Why can I eat feta and goat cheese, but no other dairy??

topic posted Tue, February 15, 2005 - 5:14 PM by  jessress
I have been wheat and dairy-free for over 2 years now. For some reason, I can eat a little feta, sheep, goat or cow. I can also eat soft goat chesse, not hard goat cheese though.

I am not alergic, but intolerant. I have to use these cheeses sparingly, or I get sick.

I have heard of other people who have similar experiences. Any theories?
posted by:
SF Bay Area
  • My only theory is that every body is unique. Many people are intolerant of dairy. In fact, I think that most humans are, but just don't want to acknowledge it. Here's an interesting one... I am intolerant to soy. It doesn't make me sick, it just makes me break out. I hear that is a somewhat common one... I try to avoid it except in small amounts.

    Do what feels right for your body. Only you know what will cause you pain, and what makes you feel healthy. My only theory is that we all need to find the right equilibrium for our very unique bodies.... Hope that helps!

    Anybody else have more concrete information on food intolerance as opposed to true food allergy?
  • Unsu...
    I am 17 and have been lactose intolerant since I first hit puberty. The reason that you can eat some cheeses and not others is due to the levels of lactose in the products. There is a very high level in ice cream and milk. There is very little, however, in highly processed cheeses.
    • Well, there is a difference between dairy allergy and lactose intolerance... Big time. The reason some people can eat sheep and goat's milk is because the proteins - though they are similar - are not the same. Lactose intolerance is a whole nother thing.... Lactose is the sugar in the milk, and people with true allergies are allergic to the proteins. You can take the sugar out, but it is very difficult for most food manufacturers and even scientists to completely take the proteins out of these foods.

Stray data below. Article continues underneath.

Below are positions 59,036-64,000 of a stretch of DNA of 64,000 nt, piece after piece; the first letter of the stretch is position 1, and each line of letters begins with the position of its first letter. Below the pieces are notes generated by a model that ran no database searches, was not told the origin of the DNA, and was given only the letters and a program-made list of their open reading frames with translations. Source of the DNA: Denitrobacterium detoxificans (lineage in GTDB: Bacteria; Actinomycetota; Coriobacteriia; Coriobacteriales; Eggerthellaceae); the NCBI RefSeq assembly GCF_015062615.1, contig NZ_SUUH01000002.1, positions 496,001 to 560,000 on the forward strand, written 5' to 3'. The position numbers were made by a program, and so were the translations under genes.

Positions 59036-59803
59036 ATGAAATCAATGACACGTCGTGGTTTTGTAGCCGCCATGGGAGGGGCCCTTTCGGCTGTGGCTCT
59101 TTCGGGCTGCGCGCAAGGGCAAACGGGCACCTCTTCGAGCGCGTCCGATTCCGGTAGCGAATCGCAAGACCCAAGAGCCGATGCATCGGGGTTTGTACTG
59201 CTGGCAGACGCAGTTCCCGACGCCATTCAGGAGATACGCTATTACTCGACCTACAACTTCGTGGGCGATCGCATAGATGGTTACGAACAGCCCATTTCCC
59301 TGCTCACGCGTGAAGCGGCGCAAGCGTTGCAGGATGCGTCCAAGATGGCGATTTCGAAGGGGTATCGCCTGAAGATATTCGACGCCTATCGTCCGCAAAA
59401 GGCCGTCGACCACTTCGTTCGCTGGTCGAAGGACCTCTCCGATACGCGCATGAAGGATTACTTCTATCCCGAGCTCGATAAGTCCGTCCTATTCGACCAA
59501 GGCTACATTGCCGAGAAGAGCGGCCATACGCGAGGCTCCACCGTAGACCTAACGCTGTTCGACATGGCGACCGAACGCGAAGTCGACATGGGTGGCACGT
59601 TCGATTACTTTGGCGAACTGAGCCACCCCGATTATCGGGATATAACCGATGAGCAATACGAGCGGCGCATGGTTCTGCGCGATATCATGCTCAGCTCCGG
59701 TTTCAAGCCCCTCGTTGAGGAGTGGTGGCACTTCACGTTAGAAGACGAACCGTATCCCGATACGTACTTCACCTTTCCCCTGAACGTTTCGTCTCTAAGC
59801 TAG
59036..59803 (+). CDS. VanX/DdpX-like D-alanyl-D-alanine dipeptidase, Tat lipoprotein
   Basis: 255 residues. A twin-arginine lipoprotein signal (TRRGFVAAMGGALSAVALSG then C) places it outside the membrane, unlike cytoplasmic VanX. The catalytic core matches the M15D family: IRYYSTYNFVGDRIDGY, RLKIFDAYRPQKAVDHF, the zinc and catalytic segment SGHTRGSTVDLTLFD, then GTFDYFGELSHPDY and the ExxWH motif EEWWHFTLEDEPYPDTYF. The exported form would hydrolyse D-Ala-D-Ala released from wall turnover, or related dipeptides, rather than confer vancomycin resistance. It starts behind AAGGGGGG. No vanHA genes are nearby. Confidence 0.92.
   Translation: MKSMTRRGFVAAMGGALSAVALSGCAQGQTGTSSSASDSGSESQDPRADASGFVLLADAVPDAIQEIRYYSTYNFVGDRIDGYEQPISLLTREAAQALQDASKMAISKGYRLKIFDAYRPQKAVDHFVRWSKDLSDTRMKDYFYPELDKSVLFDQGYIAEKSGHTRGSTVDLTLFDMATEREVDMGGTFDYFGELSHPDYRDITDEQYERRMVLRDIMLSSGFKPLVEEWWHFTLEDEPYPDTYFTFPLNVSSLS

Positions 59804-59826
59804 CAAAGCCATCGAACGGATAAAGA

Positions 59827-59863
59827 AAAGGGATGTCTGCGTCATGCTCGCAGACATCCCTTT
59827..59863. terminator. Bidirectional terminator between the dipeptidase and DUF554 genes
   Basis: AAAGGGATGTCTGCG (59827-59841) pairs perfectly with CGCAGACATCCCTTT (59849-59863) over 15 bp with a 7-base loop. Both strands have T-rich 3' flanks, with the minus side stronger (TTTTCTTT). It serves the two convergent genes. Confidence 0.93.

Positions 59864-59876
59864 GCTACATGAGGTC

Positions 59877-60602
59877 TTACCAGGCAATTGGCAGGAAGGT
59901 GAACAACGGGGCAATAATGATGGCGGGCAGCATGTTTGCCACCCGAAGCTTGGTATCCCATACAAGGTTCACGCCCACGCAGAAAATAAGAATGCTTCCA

I'm not disagreeing with your reasoning behind the lactose thing... just clarifying the difference between an intolerance and true allergy.
      • Heide is right. I am not intolerant or allergic myself, but I'm a breastfeeding mom of a baby who can't tolerate cow's milk. When I eat any cow's milk dairy and then breastfeed him, he get's really sick. It is not the lactose that is a problem, it is the protein. There is a special enzyme in our stomachs (or in some people's stomachs) that aid in the digestion of this protein found in milk. My baby and probably many of you do not have this enzyme or enough of it, to properly digest cow's milk proteins.

        When our pediatrician first suspected the problem (he had been really sick & we didn't know why), she had us feed him a hypoalergenic infant formula. It had lactose, but did not have the milk-protein. It was essentially pre-digested milk. It smells & tastes awful and is very expensive. So, they probably could process dairy foods for adults in this way too, but I don't think we'd want them. The process would be difficult and thus the products would be very expensive and they too would probably be very unappealing!
  • A lot of people who cannot eat cow dairy can have goat and sheep dairy without any problems.
    I've read that it has to do with molecule size.
    People's digestive systems are designed to be able to deal with the molecules of human breast milk. The molecules of Goat's milk and sheep's milk are approximately the same size as those in breast milk. Conversely, the molecule size of cow's milk is huge. Picture a ping pong ball next to a small car, there's the difference.

    As for why you cannot have hard goat cheese, that could be an allergy to the culture used in making the cheese- there are hundreds of cheeses, and hundreds of molds and bacterias used to make cheese. Most people are sensitive to at least a few of them, and the sensitivities can manifest in different ways.

    Also, consider that humans are the only animals that drink milk past infancy. If no other animals do it, should we be doing it??